Android Wear smartwatches have a new trick: iOS compatibility. Here’s how to set up the Moto 360 smartwatch with your iPhone, and what you can expect once you’re done.

You will need:

  • Motorola Moto 360
  • Moto 360 wireless charger
  • iPhone 5 or later, running iOS 8.2+
  • Android phone running Android 4.3+

Update your Moto 360

The Moto 360 launched in September last year, with the first version of Android Wear. Using your Moto 360 with iOS was only added in the very latest update, version 1.3, so you’ll likely need to update your watch. Access the settings menu, then scroll down to ‘About’. From here, find ‘System updates’. If an update is available, you can download it here. Be warned, this does take quite some time… but you’ll get a notification when the update is ready to go. Once the update is installed, reset the smartwatch so that you can begin pairing on your iPhone.

Of course, in order to update the Moto 360 in the first place you’ll need an Android phone. If you don’t have one yourself, then try borrowing a friend or colleagues for an hour or so – it only needs to be running Android 4.3 or later, which includes most phones made in the last year or two. Just pair with the Android phone, dash through the tutorial, access the Settings menu, trigger the update, and factory reset the Moto 360.

Once this is complete, you can move onto the next step: pairing.


Pair with the Android Wear iOS app

To pair with your iPhone, you’ll need the Android Wear iOS app. Download it from the App Store (it’s just called “Android Wear”) and start it up. For this, you need an iPhone running version 8.2 or later (including the iOS 9 beta), which includes the iPhone 5 and later models.

Once the app is installed, turn back to your (freshly reset) Moto 360. Place it on your wireless charger, and move through the initial steps – select a language, accept the privacy policy, etc. After this, your watch will display its name, which in my case was “Moto 360 DA4E”. On the Android Wear app on your iPhone, select that name from the list (it should be the only option). Input the code it shows on your watch, and the pairing process will begin.

If your watch doesn’t appear in the Android Wear app, try restarting both the phone and the watch (after the usual step of making sure Bluetooth is turned on). For me, this prompted the Moto 360 to appear properly in the Android Wear app.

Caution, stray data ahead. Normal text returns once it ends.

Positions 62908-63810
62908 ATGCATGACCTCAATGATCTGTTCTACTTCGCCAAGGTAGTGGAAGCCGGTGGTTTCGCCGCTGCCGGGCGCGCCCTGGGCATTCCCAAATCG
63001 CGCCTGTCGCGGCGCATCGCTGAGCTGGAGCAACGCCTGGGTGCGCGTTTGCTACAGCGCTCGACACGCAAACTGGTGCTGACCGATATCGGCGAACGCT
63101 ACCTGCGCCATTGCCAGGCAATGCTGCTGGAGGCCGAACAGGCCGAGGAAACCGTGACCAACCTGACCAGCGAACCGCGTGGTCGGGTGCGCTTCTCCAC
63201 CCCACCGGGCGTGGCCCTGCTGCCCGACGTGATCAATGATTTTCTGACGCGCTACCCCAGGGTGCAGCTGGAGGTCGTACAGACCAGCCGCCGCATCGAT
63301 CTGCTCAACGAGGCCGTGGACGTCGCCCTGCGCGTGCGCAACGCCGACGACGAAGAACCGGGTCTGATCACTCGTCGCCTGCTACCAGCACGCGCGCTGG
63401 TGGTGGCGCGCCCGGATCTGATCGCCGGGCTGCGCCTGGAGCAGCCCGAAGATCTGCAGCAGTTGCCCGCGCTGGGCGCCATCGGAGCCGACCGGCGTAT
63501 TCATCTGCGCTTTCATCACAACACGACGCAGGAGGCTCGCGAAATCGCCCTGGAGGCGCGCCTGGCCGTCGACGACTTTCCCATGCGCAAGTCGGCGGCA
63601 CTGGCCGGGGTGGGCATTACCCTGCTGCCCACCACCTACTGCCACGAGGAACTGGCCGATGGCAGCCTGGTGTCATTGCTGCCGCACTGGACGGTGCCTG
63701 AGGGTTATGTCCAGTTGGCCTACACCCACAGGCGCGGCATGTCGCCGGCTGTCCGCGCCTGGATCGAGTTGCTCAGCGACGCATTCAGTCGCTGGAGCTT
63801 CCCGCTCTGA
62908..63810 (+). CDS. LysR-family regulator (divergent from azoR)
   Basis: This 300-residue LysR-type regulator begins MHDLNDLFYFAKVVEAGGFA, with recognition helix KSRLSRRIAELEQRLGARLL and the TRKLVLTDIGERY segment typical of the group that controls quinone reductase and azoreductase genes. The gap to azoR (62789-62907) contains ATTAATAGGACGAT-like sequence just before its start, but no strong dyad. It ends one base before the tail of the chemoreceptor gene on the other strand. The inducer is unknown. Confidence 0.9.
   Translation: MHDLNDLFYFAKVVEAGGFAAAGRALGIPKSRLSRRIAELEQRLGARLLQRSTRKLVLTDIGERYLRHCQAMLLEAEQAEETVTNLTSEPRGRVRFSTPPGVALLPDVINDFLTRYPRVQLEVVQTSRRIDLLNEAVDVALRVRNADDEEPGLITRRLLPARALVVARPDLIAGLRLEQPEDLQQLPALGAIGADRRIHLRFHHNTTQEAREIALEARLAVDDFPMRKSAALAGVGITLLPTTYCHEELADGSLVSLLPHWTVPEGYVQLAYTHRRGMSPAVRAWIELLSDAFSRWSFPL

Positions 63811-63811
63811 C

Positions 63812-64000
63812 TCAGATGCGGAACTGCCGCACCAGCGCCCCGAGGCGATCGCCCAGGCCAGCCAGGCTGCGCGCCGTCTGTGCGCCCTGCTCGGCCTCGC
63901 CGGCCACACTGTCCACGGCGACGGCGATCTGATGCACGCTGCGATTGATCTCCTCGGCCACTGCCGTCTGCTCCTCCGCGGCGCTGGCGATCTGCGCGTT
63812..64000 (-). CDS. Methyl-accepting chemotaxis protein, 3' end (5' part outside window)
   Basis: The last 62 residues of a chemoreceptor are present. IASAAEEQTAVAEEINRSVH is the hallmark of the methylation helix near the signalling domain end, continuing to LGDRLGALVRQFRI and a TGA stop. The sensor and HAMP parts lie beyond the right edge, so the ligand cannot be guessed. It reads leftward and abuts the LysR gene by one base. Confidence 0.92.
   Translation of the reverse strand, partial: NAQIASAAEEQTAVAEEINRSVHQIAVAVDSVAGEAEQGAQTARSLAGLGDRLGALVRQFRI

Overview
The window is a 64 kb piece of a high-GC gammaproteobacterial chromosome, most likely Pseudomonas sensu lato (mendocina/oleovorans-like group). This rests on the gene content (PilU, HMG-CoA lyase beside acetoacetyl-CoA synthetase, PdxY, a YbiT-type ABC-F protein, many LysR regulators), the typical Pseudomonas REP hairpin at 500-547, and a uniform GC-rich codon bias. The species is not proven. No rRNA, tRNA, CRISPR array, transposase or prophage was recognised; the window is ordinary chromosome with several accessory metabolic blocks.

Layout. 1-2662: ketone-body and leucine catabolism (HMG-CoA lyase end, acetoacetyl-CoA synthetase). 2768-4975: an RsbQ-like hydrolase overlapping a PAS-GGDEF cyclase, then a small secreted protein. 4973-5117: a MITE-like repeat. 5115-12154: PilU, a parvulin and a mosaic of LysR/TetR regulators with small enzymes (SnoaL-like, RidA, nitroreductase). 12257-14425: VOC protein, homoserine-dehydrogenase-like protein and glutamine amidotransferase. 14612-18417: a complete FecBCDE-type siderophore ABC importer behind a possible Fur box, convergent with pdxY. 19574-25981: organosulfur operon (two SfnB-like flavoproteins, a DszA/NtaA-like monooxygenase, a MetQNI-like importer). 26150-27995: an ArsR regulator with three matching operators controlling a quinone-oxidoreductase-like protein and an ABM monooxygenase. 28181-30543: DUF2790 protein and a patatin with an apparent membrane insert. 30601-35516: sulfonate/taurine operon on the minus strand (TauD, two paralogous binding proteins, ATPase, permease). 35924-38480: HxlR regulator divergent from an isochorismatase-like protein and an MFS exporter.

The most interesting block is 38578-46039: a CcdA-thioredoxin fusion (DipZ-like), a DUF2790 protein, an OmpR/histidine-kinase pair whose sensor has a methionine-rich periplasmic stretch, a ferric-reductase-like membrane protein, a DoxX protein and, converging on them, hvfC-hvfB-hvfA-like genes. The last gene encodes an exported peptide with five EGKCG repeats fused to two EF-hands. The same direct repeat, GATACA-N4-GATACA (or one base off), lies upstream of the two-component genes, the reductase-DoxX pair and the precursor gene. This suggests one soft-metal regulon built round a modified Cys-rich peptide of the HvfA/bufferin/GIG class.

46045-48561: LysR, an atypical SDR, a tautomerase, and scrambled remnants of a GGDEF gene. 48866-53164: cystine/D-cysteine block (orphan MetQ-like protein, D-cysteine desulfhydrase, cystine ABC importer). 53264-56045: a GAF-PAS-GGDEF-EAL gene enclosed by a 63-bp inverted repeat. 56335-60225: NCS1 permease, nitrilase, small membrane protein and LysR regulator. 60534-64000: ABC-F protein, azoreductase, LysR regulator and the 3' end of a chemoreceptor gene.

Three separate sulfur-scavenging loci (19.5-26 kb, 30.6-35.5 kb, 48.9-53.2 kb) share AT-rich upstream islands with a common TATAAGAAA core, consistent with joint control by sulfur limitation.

Once pairing is complete, your iPhone and Moto 360 will sync. You’ll get a nice video to watch in the interim, showing what your new pairing is capable of, as well as a few requests for various settings – enabling Google Now, accessing notifications, accessing location data and your calendar. Finally, you’ll arrive at the main screen of the Android Wear app on iOS.

See what’s possible

So, what is possible with Android Wear on iOS? You can check the time, obviously, and you can choose from 11 stylish and customisable watch faces.

You should also be able to install new watch faces from within the Android Wear app, but this didn’t work for me, just halting at the ‘downloading…’ stage. This may be an issue with the iOS 9 beta, so let me know if it works for you.

You can also run apps by swiping left from the right edge of the screen. Your options include fitness apps, Google search, Google Translate, the weather, and of course various alarms and timers. On Android you would be able to install new apps to run on the watch… but on iOS, it looks like this isn’t (currently) possible. Another wrinkle is that while the watch tracks your steps, this doesn’t tie into any app on your iPhone.

Notifications are the best thing about smartwatches, and sure enough all of your notifications are piped into the Moto 360. Unfortunately, after you’ve been notified about something, there’s usually nothing you can actually do in response. You can’t reply to emails or texts, you can’t launch the relevant app on your iPhone, you can only block that app from sending more notifications.

Google Now cards do make an appearance here, and they’re useful as ever, providing timely information on the weather, your commute, parcels and other things that Google knows about you. Voice search also works, letting you find information or create to-dos without having to pull out your iPhone all the time.

Another thing that works just fine on iOS are music controls. You can play/pause, skip tracks and adjust the volume, as well as see what song is currently playing. This works in Google Play Music as well as Apple’s Music app; I would imagine apps like Spotify and Tidal work as well as they all use the same control system.


It’s cool that Android Wear works on iOS, but right now the combination is much less useful than an Apple Watch on iOS or the same Android Wear watch on Android. While Google’s efforts here are commendable, Apple’s restrictions ultimately result in a severely compromised experience. Feel free to try it yourself, but right now I can’t recommend anyone rush out and buy out a Moto 360 for their iPhone.

Thanks for reading the article – we hope you found it helpful! If we didn’t cover something or you have any questions, feel free to share them in the comments below. We’d also love to hear from you if you got your Moto 360 paired with your iPhone using this method! Thanks again and have a great week.


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